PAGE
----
John was awarded a 1st class BSc in Sports Science from the University of Wales, Bangor in 2002. In January 2003 he began working as a research assistant at the Olympic Medical Institute, Northwick Park Hospital, where he started his PhD research into the prevalence, diagnosis and treatment of exercise induced asthma in elite athletes. In May 2004 John was appointed as a Research Physiologist for the English Institute of Sport, where he continued to investigate respiratory problems in elite athletes. During this time John was the first researcher to screen the entire Team GB squad for exercise induced asthma prior to the 2004 Athens Summer Olympic Games, 2006 Vancouver Winter Olympic Games and the 2008 Beijing Summer Olympic Games. John was awarded his PhD from Brunel University in March 2006. He has been a BASES accredited Sport and Exercise Physiologist since 2006.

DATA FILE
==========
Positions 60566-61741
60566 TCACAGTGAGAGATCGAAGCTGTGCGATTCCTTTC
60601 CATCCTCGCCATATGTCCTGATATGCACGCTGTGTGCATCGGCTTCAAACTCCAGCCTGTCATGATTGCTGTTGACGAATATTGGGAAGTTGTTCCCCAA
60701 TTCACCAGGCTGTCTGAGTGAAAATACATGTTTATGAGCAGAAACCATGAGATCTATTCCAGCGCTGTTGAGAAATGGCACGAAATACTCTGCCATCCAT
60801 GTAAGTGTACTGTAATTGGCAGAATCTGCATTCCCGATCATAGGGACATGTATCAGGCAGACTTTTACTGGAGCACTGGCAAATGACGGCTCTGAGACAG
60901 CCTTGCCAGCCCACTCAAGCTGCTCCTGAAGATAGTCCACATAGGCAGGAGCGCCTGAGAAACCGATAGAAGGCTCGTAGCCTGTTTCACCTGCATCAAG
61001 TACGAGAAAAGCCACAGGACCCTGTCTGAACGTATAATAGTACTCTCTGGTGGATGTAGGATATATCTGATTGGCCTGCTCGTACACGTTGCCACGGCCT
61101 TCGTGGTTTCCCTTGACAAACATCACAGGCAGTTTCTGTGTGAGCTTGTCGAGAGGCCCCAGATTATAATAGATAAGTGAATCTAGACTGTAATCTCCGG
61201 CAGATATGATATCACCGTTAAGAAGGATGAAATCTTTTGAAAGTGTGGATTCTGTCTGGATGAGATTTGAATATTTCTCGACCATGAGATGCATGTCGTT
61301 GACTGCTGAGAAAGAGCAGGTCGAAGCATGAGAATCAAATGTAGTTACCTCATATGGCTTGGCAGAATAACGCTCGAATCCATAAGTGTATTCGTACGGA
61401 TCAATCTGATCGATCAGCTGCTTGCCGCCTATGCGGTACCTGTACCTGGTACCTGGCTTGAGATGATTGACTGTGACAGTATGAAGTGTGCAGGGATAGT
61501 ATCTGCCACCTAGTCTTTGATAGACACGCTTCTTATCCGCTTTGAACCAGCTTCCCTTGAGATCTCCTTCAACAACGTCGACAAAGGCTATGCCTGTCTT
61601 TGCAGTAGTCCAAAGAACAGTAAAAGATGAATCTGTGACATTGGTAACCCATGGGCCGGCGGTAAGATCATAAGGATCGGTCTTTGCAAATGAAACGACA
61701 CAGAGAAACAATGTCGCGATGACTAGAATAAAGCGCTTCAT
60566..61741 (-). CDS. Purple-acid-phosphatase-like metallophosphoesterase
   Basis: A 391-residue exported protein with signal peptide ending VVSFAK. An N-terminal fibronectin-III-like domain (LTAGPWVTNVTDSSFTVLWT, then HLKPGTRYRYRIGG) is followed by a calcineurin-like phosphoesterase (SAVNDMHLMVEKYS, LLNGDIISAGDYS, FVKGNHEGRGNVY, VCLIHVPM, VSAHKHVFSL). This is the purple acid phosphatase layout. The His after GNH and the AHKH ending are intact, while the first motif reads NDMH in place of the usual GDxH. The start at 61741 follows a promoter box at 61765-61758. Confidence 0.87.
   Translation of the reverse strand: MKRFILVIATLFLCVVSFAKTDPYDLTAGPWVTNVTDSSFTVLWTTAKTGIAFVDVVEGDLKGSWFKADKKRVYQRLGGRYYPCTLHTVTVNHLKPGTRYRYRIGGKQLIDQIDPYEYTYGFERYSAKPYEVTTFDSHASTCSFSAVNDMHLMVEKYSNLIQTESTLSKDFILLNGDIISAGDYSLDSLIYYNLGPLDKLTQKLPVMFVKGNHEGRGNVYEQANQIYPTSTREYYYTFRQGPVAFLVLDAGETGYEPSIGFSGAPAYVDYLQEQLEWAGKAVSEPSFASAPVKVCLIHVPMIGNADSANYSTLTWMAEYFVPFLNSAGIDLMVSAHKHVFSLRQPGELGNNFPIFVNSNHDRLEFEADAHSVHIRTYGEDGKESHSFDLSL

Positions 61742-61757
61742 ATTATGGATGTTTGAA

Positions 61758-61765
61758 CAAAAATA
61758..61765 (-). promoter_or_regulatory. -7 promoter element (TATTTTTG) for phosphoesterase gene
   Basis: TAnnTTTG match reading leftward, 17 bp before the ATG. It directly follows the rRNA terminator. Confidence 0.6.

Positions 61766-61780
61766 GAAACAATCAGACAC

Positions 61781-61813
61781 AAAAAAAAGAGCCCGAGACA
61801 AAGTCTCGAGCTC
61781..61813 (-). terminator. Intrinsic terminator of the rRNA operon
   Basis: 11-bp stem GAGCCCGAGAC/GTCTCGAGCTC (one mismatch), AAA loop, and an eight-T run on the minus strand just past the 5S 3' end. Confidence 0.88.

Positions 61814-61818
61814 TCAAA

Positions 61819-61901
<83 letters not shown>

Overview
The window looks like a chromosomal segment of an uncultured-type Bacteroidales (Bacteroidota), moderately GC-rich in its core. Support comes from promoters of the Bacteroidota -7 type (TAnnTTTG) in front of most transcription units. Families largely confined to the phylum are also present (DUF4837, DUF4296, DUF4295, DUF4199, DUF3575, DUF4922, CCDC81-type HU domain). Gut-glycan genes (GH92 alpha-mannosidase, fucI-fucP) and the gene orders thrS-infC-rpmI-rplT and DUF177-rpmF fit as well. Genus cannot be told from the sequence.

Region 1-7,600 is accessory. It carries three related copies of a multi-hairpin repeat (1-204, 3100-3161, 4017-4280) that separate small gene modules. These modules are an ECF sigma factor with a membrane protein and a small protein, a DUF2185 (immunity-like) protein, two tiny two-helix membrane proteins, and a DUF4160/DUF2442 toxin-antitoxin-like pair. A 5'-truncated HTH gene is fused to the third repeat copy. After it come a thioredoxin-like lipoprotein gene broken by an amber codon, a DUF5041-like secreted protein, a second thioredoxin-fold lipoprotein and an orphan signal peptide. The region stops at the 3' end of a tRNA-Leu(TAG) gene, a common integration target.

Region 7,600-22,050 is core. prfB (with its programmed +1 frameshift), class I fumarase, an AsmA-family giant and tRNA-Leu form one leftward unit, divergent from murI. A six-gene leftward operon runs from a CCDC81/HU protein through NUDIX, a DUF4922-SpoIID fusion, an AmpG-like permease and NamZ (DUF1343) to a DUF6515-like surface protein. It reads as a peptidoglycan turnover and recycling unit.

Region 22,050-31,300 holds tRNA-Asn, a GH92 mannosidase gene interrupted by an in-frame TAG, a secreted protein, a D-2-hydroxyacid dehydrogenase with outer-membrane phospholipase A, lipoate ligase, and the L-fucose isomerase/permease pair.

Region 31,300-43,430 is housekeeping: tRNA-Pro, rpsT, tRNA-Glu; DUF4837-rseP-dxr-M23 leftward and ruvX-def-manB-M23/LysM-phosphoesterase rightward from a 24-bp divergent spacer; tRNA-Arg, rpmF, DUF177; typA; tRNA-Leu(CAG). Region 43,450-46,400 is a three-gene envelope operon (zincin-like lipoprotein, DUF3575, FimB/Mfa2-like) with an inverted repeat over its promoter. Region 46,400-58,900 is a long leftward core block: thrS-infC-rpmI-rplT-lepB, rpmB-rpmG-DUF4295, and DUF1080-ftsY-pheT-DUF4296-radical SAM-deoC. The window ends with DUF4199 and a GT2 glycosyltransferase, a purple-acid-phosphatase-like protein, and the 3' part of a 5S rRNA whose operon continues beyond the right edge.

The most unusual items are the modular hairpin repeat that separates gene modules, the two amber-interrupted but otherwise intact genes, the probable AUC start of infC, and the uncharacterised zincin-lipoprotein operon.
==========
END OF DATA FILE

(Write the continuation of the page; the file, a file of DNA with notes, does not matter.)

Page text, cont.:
In 2007 John decided to take a research break and worked as an Acquisitions Editor for Human Kinetics, where he commissioned 30 Sports Science and Sports Medicine books. During this time John was also an honorary research fellow at Leeds Metropolitan University where he continued to test elite athletes for respiratory problems. From 2008, John has been an UK Sport advisor for asthma diagnosis in elite athletes.
In January 2010, John was appointed a Post Doctorial Research Fellow, at the Research Institute for Sport and Exercise. In this role John is leading a WADA funded research project investigating the pharmokinetic and performance enhancing effects of salbutamol in athletes.